The Autumn foliage colors peaked here last weekend. We soaked in the opulence during a trip to a state park, apple orchard, and CSA farm. The family fun was a springboard for several leaf activities, all of which were fun.
1. Fall Leaves Hunt
The last leaf hunt my son went on, we packed some crayons and made rubbings. This time, we left the crayons at home and just let our eyes search out eight various types of leaves. (Click the picture below to download a free PDF of the ID page I made.)
I clipped a page with the names and images as a cheat sheet onto a mini clipboard. It was up to him to make tally marks or simply X through the names or images. We tucked the leaves in a gallon-size ziploc as we walked the trail.
2. Sort by Color and Make a Life-Sized Graph
I pressed the leaves between layers of paper towels (since a few were wet) under a heavy book. The next day, they were ready for us to use. I grabbed some leftover painters tape and made a big grid on the carpet in our living room. I made red, orange, yellow, green, brown, and purple cards as well as a numbered set. I placed these on the grid to complete our empty graph.
It took the boys no time at all to deduce what they were to do. They immediately set to work. "Is this purple or brown," they would ask each other. I loved their decision-making and how well they worked as a team to complete the graph.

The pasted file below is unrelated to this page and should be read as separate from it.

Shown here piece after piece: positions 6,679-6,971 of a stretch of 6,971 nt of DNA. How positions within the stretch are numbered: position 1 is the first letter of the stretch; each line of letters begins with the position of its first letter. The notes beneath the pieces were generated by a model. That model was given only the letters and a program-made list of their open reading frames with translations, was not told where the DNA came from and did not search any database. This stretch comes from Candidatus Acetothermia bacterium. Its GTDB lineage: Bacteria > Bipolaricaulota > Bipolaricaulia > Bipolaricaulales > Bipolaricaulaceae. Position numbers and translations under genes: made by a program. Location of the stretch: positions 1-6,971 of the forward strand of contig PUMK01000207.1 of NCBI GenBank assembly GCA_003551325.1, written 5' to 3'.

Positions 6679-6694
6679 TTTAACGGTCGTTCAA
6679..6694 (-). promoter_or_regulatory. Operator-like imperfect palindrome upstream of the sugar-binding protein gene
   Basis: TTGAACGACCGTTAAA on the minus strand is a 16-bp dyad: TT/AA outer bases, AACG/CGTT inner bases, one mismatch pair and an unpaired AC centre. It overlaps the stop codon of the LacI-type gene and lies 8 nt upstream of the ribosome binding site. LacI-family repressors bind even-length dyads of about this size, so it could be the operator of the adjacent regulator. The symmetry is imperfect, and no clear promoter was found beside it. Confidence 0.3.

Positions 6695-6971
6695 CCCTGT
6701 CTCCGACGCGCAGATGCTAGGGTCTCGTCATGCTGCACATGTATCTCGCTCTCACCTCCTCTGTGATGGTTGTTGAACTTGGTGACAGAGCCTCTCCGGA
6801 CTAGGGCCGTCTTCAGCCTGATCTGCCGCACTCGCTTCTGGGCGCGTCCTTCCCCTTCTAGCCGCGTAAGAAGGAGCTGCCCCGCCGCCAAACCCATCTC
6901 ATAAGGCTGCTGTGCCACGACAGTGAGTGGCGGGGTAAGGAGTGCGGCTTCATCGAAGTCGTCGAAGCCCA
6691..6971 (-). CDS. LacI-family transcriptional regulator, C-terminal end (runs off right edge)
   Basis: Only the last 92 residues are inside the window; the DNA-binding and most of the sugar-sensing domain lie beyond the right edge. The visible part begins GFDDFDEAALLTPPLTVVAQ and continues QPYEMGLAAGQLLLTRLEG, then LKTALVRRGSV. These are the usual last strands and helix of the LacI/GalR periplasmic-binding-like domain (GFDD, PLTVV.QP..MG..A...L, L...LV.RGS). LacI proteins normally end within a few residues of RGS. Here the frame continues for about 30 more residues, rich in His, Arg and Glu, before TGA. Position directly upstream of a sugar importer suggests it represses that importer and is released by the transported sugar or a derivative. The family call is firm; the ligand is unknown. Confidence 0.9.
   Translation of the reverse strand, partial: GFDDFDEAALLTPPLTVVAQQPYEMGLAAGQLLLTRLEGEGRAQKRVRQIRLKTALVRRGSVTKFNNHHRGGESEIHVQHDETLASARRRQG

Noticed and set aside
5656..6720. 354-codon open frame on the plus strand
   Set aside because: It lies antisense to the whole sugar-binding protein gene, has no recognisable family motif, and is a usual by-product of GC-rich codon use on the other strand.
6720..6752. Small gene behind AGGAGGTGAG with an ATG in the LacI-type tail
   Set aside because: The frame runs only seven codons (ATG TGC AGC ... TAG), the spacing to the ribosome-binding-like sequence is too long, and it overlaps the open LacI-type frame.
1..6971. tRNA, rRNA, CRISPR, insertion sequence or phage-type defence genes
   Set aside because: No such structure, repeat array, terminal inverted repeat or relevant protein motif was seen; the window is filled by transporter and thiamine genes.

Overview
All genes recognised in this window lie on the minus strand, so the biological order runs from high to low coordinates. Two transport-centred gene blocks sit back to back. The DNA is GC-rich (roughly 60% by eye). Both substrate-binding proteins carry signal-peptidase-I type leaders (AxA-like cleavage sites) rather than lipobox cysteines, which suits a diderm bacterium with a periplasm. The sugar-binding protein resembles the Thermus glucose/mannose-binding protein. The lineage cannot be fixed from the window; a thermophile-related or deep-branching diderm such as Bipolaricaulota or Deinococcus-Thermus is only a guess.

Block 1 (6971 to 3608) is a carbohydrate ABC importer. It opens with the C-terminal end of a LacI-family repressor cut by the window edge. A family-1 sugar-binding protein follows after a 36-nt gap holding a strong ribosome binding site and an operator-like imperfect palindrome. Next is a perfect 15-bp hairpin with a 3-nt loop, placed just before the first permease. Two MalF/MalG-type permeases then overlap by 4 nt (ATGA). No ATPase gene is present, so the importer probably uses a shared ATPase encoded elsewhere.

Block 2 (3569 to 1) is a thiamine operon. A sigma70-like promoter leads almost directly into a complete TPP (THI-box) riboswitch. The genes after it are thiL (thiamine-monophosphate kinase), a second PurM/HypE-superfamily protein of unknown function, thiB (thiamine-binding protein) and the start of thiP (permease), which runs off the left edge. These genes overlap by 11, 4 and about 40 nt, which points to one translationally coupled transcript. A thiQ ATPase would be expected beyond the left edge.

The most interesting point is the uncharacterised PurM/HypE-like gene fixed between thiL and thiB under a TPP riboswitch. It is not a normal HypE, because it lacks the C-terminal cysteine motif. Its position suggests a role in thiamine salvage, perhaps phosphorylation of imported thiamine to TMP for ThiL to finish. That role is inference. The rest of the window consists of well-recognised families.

When it was done, there was a three-way tie between brown, yellow, and red leaves. (This idea came from Little Giraffes.)
3. Sort and Graph by Type
When we'd finished our leaf color graph. We removed the leaves and the color cards, and I placed two other cards at the bottom of the graph: maple and oak. Now they graphed which we had more of. The clear winner was maple!
4. Arrange from Smallest to Largest
As they cleared the graph of the leaves, I grabbed several and asked our 5-year-old to put them in order from smallest to largest. He was a little lost at first but I asked him to "Find the smallest leaf" and it was removed. Again, "What is the smallest leaf now?" And so it went until we had them all lined up.
5. Preserve by Laminating
Lastly, the boys picked their favorite leaves from our collection and I put them in plastic laminating sleeves, running them through my personal laminator, to save and admire for weeks and months to come. They look like stained glass in our window! (This idea came from Mama Smiles.)
What a great activity! The leaves here seem to be just turning brown and falling off the trees this year - drought?ReplyDelete